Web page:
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Contraction in factory output triggers expectations of rate cuts

The unexpected contraction in March industrial production has strengthened expectations among some economists that the Reserve Bank of India could announce significant cuts in interest rates this year.

twitter-logoShweta Punj | May 14, 2012 | Updated 11:18 IST

Shweta Punj
Shweta Punj
India's factory output contracted 3.5 per cent in March, the first time in five months, taking analysts by surprise as a Bloomberg survey had forecast a growth of 1.7 per cent. The unexpected contraction in factory output, measured by the Index of Industrial Production, strengthened expectations among some economists that the Reserve Bank of India could announce significant cuts in interest rates this year.

"We continue to believe that the RBI will cut the repo rate by a further 75 basis points in the remainder of 2012. We expect a gradual pick-up in activity only by the second half of fiscal 2013, once repo rate cuts by the RBI are transmitted into the system which takes about two quarters," says Tushar Poddar, MD & Chief India Economist, Goldman Sachs, in a report released on Friday afternoon. But this is not a view shared by everyone. According to Moody's Analytics, RBI will be reluctant to slash rates anytime soon if inflation does not recede. Inflation for March 2012 averaged 6.8 per cent.

India's Index for Industrial Production for the year ended on March 31 grew at 2.8 per cent, a much slower pace than 8.2 per cent in 2010-11. A spate of corruption scandals, uncomfortably high inflation for more than two years, high interest rates and the recent budget announcements on retrospective amendment of Income Tax have left investors jittery. The rupee has plunged to touch nearly Rs 55 to a dollar.

Essentially, if we just look at all the economic indicators, it is looking a lot worse than was expected when the Union Budget was tabled in mid-March. Business confidence remains fragile. Dun & Bradstreet Business Confidence Index showed a decline in confidence for the June quarter.  What could perhaps shore up some confidence is if a good monsoon and monetary measures by RBI together can bring down inflation and encourage investment.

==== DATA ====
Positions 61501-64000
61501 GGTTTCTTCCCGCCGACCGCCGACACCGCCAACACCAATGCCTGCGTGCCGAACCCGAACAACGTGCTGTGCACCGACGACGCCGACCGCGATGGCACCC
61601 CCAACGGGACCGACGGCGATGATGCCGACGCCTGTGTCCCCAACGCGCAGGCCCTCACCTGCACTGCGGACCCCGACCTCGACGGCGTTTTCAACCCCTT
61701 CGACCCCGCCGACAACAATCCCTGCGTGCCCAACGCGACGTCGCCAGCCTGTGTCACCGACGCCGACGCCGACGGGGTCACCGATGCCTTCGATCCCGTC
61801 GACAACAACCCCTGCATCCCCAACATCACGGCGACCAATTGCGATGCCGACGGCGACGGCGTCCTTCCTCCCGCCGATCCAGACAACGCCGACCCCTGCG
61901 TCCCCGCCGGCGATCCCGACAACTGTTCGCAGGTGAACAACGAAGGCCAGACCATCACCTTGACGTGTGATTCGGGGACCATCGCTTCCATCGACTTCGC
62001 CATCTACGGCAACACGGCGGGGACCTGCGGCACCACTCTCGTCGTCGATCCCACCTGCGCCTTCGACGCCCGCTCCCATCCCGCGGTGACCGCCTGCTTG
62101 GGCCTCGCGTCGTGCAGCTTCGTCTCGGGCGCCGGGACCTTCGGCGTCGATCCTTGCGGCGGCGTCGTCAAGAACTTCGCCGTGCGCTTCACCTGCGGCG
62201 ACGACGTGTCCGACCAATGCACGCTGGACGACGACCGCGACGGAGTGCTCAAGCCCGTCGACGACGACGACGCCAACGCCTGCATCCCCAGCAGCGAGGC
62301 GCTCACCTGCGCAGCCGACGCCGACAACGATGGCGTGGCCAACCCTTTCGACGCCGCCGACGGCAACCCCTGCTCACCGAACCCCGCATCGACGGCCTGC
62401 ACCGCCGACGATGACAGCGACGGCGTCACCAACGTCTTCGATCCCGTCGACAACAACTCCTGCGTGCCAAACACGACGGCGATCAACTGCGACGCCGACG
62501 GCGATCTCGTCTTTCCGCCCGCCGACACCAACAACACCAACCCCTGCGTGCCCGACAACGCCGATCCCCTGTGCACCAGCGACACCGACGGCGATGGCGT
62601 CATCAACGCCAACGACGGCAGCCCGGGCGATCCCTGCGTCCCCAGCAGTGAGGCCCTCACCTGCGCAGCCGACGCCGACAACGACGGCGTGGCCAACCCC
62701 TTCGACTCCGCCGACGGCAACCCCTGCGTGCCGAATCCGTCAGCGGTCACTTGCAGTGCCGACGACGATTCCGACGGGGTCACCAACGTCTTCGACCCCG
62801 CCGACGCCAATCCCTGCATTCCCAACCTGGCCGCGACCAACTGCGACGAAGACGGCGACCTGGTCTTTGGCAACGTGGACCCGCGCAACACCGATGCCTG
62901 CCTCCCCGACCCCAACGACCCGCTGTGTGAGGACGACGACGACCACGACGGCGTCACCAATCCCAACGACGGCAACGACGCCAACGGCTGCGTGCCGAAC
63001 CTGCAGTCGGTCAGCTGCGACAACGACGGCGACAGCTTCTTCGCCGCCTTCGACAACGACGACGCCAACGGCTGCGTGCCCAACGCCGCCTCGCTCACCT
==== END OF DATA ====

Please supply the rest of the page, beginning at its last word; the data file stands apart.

Overall factory output in March was dragged down by capital goods (factories, machineries, tools), which contracted 21.3 per cent from a growth of 14.5 per cent in March, 2011. Basic goods production rose by an uninspiring 1.1 per cent. The other two important barometers of Industrial output - mining and electricity sectors - displayed a mixed trend. Mining contracted by 1.3 per cent, while electricity grew 2.7 per cent.

Manufacturing, which makes up most of the factory output, contracted by 4.4 per cent.

Within manufacturing, surprisingly, the publishing, printing and reproduction of recorded media group grew the most at 52.8 per cent, followed by 17.4 per cent in radio, TV and communication equipment and apparatus. A closer look at data shows that Indians are not spending as much on items that are not necessarily essential - production of apparels declined by 57.2 per cent, air conditioners by 49.4 per cent, and leather garments by 33.4 per cent.

Decline in factory output was also signalled in the recent exports data. Exports fell 5.71 per cent in March for the first time in two-and-a-half years on weak demand from Europe and United States.

The latest factory output data is a big climb-down from a robust growth of 15 per cent in industrial production in mid-2009.

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